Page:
Prior to being diagnosed, immune deficiencies were not something I was aware of (aside from AIDS). Growing up I was never tested for immune issues and never did it cross my mind that I had one. It wasn't until I was 30 years old that I was sent to a hematologist who almost instantly knew I had CVID.
What has come of that has been nothing short of the hardest trial of my life, and that of my sons as well.
When I was diagnosed with CVID, (common variable immunodeficiency) I was devastated. This disease is incurable, has many risks of cancer and autoimmune issues, and the only treatment involves IV's and needles. Not too long after I started treatment, with monthly IV's that would last 5+ hours and cause me to feel like I had the flu for a week after, my 6 year old son was diagnosed as well. I will never forget him watching me hook up my infusion at home one night and saying to me, "your life is really awful." "Why?" I asked. "Because you have to do this the rest of your life." My heart shattered. He had no idea that he would have a much longer journey then I ever would.
My son has no immunity to illnesses. Where a normal healthy person would have immunity to germs they were in contact with, or were vaccinated against, he doesn't have anything.
His immune memory,so to speak, simply doesn't work. Because of that, he has no real protection from germs. His weekly treatments provide him with immunity from hundreds of donors. The immunoglobulin infusions are literally like getting a blood transfusion, except they include only the IGG portion of the blood plasma. The donors immunity is then used by his body to help protect him from getting sick frequently, and to save his body from permanent organ damage from repeat infections.
The hardest part of being a parent to a child with CVID is that you feel totally alone.
Like no one else gets what you go through each and every day, each and every infusion. Because these diseases are not well known, most people do not even understand what you have, let alone what the infusions are like. I have to hold my screaming 6 year old down, and stick 2 needles into his little body, as a pump works to put the medicine slowly under his skin into the subcutaneous layer. The process is long, the treatment painful, but the alternative is too awful to think about.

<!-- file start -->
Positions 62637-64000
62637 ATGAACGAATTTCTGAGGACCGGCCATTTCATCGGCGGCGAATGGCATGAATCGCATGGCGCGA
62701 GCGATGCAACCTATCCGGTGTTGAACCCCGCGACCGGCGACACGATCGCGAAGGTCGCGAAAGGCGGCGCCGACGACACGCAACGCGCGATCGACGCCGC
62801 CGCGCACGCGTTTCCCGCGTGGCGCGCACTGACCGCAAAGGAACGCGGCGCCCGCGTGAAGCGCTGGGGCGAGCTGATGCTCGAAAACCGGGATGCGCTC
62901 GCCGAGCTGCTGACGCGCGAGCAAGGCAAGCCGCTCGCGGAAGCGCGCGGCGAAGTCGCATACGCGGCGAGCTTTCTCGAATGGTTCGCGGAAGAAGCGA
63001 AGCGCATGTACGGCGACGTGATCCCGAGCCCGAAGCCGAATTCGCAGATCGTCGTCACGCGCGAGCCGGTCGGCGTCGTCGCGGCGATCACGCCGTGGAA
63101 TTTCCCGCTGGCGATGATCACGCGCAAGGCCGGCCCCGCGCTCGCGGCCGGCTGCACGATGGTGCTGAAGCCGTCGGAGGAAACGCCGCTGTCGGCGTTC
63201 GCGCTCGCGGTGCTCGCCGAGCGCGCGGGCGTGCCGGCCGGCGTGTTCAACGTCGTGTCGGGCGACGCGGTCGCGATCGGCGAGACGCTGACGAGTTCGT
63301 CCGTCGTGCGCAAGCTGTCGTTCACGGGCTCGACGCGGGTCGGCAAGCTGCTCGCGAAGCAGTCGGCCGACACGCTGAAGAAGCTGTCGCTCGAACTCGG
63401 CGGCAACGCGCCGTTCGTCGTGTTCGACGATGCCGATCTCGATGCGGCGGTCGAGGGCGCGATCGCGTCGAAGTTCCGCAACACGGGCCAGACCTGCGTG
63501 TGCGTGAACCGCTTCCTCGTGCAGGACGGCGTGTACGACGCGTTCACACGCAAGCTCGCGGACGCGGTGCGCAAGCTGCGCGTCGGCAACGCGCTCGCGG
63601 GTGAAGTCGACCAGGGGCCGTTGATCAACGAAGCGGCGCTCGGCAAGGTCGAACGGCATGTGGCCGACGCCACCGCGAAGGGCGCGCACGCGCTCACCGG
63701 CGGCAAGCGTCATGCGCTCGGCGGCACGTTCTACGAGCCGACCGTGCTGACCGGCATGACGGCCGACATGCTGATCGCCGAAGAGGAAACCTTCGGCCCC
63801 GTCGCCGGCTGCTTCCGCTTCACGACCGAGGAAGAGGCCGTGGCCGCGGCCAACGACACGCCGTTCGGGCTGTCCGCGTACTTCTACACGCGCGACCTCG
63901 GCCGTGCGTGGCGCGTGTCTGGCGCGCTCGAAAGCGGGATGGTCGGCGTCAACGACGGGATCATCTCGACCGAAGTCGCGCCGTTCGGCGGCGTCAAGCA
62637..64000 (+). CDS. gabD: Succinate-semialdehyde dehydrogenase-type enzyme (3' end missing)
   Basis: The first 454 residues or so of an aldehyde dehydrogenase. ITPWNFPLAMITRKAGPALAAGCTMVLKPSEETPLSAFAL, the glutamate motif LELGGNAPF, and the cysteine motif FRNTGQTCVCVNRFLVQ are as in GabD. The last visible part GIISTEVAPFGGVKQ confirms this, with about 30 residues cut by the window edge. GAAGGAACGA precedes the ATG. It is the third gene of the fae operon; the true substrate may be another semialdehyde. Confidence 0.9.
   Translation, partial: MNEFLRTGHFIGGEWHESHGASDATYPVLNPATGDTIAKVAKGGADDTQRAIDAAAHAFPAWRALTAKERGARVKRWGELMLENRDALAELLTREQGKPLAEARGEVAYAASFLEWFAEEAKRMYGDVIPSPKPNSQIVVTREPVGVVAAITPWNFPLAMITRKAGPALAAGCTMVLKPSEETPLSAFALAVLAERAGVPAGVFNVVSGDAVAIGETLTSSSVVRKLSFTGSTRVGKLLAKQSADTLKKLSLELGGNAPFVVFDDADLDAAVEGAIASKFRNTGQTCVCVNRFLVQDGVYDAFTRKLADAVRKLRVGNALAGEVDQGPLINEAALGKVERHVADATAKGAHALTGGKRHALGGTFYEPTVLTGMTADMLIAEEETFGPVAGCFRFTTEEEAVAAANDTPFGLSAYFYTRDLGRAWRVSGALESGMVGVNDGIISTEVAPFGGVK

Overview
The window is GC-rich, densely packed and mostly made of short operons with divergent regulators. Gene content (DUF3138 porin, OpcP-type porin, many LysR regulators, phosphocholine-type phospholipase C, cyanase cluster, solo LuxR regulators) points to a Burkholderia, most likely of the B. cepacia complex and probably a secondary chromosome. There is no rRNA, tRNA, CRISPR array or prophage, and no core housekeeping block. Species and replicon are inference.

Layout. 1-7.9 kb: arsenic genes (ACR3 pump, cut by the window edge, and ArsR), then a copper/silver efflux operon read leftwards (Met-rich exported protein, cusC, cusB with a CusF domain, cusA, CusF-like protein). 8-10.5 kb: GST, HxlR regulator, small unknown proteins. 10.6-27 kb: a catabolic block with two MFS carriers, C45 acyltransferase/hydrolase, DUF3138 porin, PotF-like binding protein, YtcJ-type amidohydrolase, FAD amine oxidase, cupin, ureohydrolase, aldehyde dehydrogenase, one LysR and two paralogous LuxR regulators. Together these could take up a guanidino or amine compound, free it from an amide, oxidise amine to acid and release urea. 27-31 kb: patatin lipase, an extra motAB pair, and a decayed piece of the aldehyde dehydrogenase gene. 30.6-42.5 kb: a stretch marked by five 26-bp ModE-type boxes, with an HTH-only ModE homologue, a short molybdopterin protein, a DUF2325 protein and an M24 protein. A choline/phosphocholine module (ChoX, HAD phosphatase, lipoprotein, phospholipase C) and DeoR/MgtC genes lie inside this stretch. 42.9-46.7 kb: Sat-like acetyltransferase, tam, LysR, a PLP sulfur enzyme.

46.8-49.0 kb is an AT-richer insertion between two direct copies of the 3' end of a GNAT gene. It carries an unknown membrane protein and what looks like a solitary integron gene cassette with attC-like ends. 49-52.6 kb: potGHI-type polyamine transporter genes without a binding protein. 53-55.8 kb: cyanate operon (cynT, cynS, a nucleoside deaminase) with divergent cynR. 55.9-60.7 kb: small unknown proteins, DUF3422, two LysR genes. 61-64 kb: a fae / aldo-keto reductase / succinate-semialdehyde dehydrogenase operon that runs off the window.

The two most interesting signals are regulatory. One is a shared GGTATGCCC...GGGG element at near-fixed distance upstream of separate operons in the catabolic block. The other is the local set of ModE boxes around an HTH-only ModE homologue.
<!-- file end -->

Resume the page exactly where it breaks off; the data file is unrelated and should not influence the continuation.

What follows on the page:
Before this, I was never a germ-a-phobe...well okay, I was never okay with sharing drinks or chapstick, but that's another story. Now I feel like if someone has a cough I must retreat like they have the plague! As do most CVID patients, we have issues with our lungs, so getting a cold that lingers in the lungs is just not good.
With school starting in a few days, I worry about my son. I want him to be a normal little boy, enjoying first grade and making new friends. But I worry. Worry about germs in the classroom. Worry, about the what if's with the disease. Worry about his weekly infusions and if he will ever get used to them and not fight and scream when he gets them. I just pray he feels comfortable enough to tell his friends about his disease, and it doesn't make him feel isolated and weird. I'm thankful I can share in this with him, and truly understand what he is going through.